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Monotype Video Course

I’ve been listening to podcast interviews with other artists while filming a dark field monotype course.

Hearing other artists discuss their journey reminds me about what I didn’t know when I first started printmaking. It’s important to roll time back, and recall the minutiae of our own beginnings with any art process, if we want to teach it well. Don’t you think?

I’m excited to start editing and narrating the clips, because this course will demystify some of the assumed requirements to making monotypes.

The wall in my studio is covered with 6 x 6 inch dark field monotypes of land and seascapes, people, animals, and still life prints. Some were made from plexiglass plates, and others were pulled from metal, or gelli, or tin foil and cardboard plates.

A few were printed with ink, and many were printed from watercolor, or acrylics.

Monotype Printing Without a Press

I didn’t use my press to create any of the monotypes in this course.

Each print was transferred by hand, with a variety of tools, since most artists don’t have a press. And the field of monotype and monoprint tutorials is already loaded with patterned, stenciled abstract demonstrations, so I’m focusing on representational monotypes; images of life and things we recognize, etc.

Now, I need to cull through hours and hours of footage – and pare things down to decide which monotype demonstrations will transfer knowledge the best by watching the process with narration from start to finish.

(If you want to be notified when the course is published, click here.)

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Artist’s Stories

In between filming this week, I read some essays, watched some process videos, and listened to a few great podcasts.

There is *so much* good content being produced out there, it just stuns me! Here are some links to the things I found noteworthy this week.

monotype from plexiglass
A beveled piece of milky plexiglass, with a drawing done in Caran D’Ache Water Soluble Crayons, followed by layers of watercolor on top of the line work.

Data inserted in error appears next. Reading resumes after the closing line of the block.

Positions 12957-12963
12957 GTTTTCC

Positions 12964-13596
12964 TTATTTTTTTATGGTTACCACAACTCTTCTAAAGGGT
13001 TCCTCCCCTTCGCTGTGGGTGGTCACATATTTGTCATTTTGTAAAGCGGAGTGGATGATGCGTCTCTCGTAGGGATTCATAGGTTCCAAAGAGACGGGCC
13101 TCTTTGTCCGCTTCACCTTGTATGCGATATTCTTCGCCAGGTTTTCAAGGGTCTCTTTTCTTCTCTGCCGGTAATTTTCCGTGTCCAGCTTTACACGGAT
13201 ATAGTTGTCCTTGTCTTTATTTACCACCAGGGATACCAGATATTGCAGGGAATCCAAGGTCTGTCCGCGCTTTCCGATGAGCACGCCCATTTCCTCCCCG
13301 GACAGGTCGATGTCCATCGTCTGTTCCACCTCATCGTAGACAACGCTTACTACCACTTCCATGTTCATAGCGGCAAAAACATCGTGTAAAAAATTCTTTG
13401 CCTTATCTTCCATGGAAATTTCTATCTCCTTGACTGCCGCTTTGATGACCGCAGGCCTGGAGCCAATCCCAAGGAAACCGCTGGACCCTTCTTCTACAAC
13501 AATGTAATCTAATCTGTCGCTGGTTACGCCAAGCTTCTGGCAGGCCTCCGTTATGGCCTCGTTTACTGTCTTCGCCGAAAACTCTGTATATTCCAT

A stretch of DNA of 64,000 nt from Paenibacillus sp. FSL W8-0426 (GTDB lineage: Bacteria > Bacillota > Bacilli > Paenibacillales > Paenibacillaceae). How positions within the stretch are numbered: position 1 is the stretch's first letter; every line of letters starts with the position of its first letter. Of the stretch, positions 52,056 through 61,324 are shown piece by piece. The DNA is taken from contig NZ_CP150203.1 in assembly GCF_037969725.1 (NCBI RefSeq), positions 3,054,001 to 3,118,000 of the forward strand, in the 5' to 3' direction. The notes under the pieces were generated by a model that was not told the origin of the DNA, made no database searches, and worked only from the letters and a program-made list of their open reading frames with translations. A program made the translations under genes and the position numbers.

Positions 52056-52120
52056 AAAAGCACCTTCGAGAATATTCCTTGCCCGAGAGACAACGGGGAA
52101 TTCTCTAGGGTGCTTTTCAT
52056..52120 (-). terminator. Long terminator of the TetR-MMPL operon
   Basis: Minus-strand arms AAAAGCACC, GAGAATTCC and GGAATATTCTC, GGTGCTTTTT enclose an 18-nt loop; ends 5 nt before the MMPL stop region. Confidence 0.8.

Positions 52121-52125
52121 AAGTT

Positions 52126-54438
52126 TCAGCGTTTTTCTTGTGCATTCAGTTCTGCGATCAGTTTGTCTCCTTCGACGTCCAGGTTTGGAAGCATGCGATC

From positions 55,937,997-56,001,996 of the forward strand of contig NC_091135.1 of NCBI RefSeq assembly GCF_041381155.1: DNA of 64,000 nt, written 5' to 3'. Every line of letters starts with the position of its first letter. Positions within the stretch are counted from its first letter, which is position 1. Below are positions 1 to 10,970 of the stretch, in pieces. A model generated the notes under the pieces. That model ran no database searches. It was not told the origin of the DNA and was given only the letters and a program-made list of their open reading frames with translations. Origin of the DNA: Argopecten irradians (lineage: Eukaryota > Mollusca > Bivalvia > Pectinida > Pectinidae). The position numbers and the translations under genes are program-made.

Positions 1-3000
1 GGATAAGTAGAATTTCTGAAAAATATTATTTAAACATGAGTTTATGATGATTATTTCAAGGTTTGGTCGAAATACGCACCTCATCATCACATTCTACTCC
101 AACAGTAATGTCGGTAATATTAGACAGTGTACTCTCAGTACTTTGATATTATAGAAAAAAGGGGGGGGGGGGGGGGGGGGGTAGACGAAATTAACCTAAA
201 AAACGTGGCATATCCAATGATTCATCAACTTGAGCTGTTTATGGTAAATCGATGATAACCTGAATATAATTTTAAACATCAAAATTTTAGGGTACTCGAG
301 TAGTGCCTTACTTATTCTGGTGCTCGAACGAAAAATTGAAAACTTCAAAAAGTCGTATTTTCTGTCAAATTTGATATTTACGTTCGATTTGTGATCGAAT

• David Begley makes ethereal, figurative monotypes that often appear to be arranged in a star field. This article came out during an exhibit he had in 2017, and there are photos of his working process while creating his dark field monotypes using a light table. Check it out here.
  • If you’ve never seen a printmaker print a traditional Japanese Ukiyo-e woodcut, watch this video. In a fast paced, everything coming at you all at once world, watching this man’s graceful, lovingly performed process to ink and print hand carved blocks is mesmerizing.
  • Ann Dinkelspiel is a Berkley, California psychologist, and an oil painter. This week, she posted a thought provoking essay on Six Ways to Silence Your Inner Critic. If you’ve been nagged about your art by that ill-tempered little booger residing in your own head, read her article, and kick that curmudgeon to the curb.
color monotype from plexiglass
After a trip through the press, against soaked and blotted Arches Cover paper, pulling the monotype.

Monotype Resources

In case you’re itching to get some monotype printmaking rolling off your dining room table (because, after all, school is back in session, and little ones can’t interrupt), you can warm up with a self-paced monoprint course by printmaker Linda Germain here.

There is also a playlist of demos on YouTube over here.

And, even though the book Monotype – Mediums and Methods for Painterly Printmaking by Julia Ayers is 28 years old – it’s still so viable! The book is chock full of demonstrations, examples, materials and considerations. I’d recommend it for anyone looking to explore this painterly printmaking method.